Foreign News: The Unspeakable Crime

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An Elder's View. Last week Home Secretary Maxwell Fyfe was in deep consultation with medical and legal experts on the subject. In the House of Lords, old (83) Liberal Leader Lord Samuel expressed a view that was perhaps closest to that held by most Britons:

"My Lords, we are shy of talking about these things . . . but when the moral law is weakened, all men are concerned. It is weakened [now] partly because the dogmas of the old theologians ... no longer grip and control conduct, partly because two great wars have shaken faith in the providential order on earth, and partly also because of the development of science, which teaches strange new doctrines in physiology and psychology, tending to weaken individual responsibility ... I believe that a great deal of nonsense is talked about this kind of quack psychology, and that we should return to common sense, which is nothing else than a requirement that the rules of conduct should be based upon the universal moral law ..."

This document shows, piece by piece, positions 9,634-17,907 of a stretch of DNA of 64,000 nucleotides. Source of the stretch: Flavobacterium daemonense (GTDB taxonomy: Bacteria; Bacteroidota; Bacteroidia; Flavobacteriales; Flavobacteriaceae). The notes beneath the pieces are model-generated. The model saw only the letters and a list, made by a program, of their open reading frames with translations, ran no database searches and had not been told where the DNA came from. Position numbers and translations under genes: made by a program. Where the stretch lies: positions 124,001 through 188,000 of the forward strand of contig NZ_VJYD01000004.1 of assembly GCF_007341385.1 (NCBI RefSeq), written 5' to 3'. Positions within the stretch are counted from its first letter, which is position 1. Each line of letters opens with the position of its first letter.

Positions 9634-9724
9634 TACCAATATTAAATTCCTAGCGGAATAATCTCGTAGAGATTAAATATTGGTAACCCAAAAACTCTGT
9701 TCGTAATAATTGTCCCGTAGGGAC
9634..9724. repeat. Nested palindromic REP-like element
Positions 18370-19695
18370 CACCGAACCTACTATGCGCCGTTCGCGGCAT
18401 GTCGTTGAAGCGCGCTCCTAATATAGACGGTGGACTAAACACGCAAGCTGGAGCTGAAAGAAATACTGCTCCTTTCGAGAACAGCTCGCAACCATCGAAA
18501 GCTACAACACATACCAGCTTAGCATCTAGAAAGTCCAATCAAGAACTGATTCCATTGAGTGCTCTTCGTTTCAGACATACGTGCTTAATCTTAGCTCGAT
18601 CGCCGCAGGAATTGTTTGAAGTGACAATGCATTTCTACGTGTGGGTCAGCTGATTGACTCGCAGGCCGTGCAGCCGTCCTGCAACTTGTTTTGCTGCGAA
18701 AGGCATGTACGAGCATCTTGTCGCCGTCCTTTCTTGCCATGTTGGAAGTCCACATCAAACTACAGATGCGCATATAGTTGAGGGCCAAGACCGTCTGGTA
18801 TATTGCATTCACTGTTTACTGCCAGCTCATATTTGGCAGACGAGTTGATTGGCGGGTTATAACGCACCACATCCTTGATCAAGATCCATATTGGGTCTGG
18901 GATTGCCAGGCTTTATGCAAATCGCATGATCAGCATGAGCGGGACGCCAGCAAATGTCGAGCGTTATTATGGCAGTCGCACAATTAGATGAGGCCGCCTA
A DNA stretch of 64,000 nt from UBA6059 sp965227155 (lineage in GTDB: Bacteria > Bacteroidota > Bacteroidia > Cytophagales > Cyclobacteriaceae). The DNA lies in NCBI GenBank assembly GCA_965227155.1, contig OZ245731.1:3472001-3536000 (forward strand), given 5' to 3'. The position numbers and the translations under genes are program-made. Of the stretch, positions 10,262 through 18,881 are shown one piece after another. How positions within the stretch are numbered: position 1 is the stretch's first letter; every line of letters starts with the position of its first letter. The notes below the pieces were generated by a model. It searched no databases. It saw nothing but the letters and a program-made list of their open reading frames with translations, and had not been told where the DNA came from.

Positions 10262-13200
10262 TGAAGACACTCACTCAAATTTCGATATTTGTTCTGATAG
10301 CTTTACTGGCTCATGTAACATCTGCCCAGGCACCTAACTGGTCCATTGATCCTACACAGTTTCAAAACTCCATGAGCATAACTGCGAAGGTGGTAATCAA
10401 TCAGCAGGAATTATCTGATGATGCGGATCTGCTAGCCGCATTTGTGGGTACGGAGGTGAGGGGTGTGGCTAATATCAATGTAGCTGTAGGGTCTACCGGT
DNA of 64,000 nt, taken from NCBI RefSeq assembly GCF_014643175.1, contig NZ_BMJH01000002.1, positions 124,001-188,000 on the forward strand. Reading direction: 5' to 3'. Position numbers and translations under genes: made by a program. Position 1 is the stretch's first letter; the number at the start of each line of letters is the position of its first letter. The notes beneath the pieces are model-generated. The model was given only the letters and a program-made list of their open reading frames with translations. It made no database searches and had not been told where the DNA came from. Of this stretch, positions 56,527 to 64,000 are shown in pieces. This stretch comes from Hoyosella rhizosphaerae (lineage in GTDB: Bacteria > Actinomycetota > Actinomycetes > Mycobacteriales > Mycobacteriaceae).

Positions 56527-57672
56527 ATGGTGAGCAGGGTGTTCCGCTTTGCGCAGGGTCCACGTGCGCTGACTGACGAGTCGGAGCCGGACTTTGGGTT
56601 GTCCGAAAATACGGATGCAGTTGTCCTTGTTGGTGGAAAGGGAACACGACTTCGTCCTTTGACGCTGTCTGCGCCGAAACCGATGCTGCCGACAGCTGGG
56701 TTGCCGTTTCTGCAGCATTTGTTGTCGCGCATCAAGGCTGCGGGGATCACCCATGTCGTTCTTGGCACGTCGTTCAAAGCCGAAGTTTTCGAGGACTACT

* Boiling with rage at the playwright's rumored intimacy with his son, Lord Alfred Douglas, the splenetic Marquess of Queensberry, whose name is still associated with the Queensberry rules governing the manly art of pugilism, went to the opening night of Wilde's hit play, The Importance of Being Earnest, determined to insult him. Barred from the theater by a forewarned Wilde, he went later to the playwright's club and left a card: "To Oscar Wilde, posing as a somdomite [sic]." Wilde's friends persuaded him to bring charges for criminal libel. In the trial that followed, the marquess was exonerated. Wilde himself was then arrested and put on trial under the Criminal Law Amendment Act. His first trial resulted in a hung jury. At the second, he was found guilty and sentenced to two years at hard labor. A year after his release from prison, he wrote and published anonymously the famed Ballad of Reading Gaol.

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